State/Church FAQ

Religious Activities at Senior Centers

They make us listen to prayer before we eat lunch at public-funded senior centers. Help!

An unfortunately common state/church violation concerns prayer imposed on a captive audience of senior citizens before lunch at public-funded senior centers. This is illegal!

An unfortunately common state/church violation concerns prayer imposed on a captive audience of senior citizens before lunch at public-funded senior centers. This is illegal! (See the clear law, below.) Senior center staff and volunteers should not be broadcasting, hosting or reciting a verbal prayer, asking other diners to volunteer for prayer, making you rise and stand for prayer, or playing religious music as a prelude to lunch. We have heard of violations so out-of-hand that seniors lose their place in line and have to wait for lunch if they arrive "late" (after the prayer).

If you are unable to complain or your complaints have been ignored, you may contact FFRF for help. We need to know the name and address of the senior center, the executive director's name, and, if you know it, it's helpful to be given details about the funding stream (which public agencies, city, county, state or federal, help subsidize the lunch or center). A brochure or lunch schedule at the senior center may contain information about government funding. It is helpful to know specifics: who leads the prayer, whether "Jesus Christ" is routinely invoked, and other descriptions of the violation.

Below is all the information you may need to end this flagrant violation.

Senior Centers / Senior Nutrition & Transportation Assistance Programs

Often these centers and programs receive funding from the federal government in the form of Social Services Block Grants (SSBGs) via Title XX of the Social Security Act, 42 U.S.C. § 1397. Social Services Block Grants (SSBGs) are administered by the Department of Health and Human Services according to the stipulations enumerated in the Code of Federal Regulations (CFR), 45 C.F.R. §§ 96.70–96.74. The CFR is explicit and unequivocal in its prohibition on religious activities as part of any program funded through an SSBG via the Department of Health and Human Services.

SSBGs are governed by Section 2 (Formula and Block Grants) of Part 87 (Equal Treatment for Faith-Based Organizations) of Subchapter A (General Administration) of Subtitle A (Department of Health and Human Services) of Title 45 (Public Welfare) of the Code of Federal Regulations (CFR), which states:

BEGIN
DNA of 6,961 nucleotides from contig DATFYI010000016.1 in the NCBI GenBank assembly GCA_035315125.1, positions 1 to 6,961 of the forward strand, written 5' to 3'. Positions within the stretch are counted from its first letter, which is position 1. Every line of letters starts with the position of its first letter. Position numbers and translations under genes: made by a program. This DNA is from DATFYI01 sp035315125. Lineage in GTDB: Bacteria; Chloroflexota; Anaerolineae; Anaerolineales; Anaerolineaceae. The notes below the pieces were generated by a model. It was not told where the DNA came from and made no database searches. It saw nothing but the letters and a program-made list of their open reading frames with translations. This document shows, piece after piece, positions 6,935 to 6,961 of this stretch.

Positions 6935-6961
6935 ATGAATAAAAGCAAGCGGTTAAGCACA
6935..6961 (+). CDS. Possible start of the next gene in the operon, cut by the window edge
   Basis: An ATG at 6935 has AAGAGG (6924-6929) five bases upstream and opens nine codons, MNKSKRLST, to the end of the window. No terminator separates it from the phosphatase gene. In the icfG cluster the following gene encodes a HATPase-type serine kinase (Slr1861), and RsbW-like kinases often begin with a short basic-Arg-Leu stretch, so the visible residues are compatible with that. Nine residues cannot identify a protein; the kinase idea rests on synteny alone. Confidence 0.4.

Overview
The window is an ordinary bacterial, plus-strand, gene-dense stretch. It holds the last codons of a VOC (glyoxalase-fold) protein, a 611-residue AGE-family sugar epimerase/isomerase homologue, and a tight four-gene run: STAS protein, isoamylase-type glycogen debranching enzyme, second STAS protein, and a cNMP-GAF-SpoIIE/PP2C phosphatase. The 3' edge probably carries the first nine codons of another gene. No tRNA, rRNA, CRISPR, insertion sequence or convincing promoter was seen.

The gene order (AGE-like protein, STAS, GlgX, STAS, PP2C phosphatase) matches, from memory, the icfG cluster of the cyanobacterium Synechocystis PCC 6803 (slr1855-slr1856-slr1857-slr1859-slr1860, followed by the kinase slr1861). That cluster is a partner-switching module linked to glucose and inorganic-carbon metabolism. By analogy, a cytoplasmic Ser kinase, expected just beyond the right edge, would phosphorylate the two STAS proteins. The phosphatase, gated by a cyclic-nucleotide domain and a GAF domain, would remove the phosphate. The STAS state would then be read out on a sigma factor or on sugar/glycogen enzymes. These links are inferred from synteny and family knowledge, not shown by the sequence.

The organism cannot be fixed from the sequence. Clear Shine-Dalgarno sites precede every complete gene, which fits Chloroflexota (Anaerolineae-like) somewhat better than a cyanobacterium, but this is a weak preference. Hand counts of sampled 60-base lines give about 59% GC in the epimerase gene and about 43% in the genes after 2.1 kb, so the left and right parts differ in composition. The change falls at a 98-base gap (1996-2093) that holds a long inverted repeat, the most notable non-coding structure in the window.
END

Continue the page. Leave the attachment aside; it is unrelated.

(c) Organizations that receive direct financial assistance from the Department may not engage in inherently religious activities, such as worship, religious instruction, or proselytization, as part of the programs or services funded with direct financial assistance from the Department. If an organization conducts such activities, the activities must be offered separately, in time or location, from the programs or services funded with direct financial assistance from the Department, and participation must be voluntary for beneficiaries of the programs or services funded with such assistance. 45 C.F.R. § 87.2.

Additionally, the CFR clearly proscribes any discrimination on the basis of religious belief in the dissemination of services funded by an SSBG via the Department of Health and Human Services. Section 87.2 of Title 45 of the Code of Federal Regulations reads:

(e) An organization that participates in programs funded by direct financial assistance from the Department shall not, in providing services, discriminate against a program beneficiary or prospective program beneficiary on the basis of religion or religious belief. 45 C.F.R. § 87.2.

Often, local and regional senior centers and programs were established under the Older Americans Act (OAA), 42 U.S.C. §§ 3001-3058ff. The local and regional senior centers and programs receive their Social Services Block Grants (SSBGs) through State and Area Agencies on Aging (AAAs), as well as grants administered directly under the Older Americans Act (OAA). The AAAs receive the SSBGs and OAA grants from the federal government, according to the Older Americans Act, all of which is overseen by the Administration on Aging (AoA). The Administration on Aging is part of the Department of Health and Human Services. Organizations receiving OAA grants must also abide by the prohibition on religious activities provided in the CFR. The Area Agency on Aging (AAA) will typically have some type of advisory board or council, which may be addressed in instances of Establishment Clause violations.

Thanks to our intern Sarah Braasch, for her legal research.

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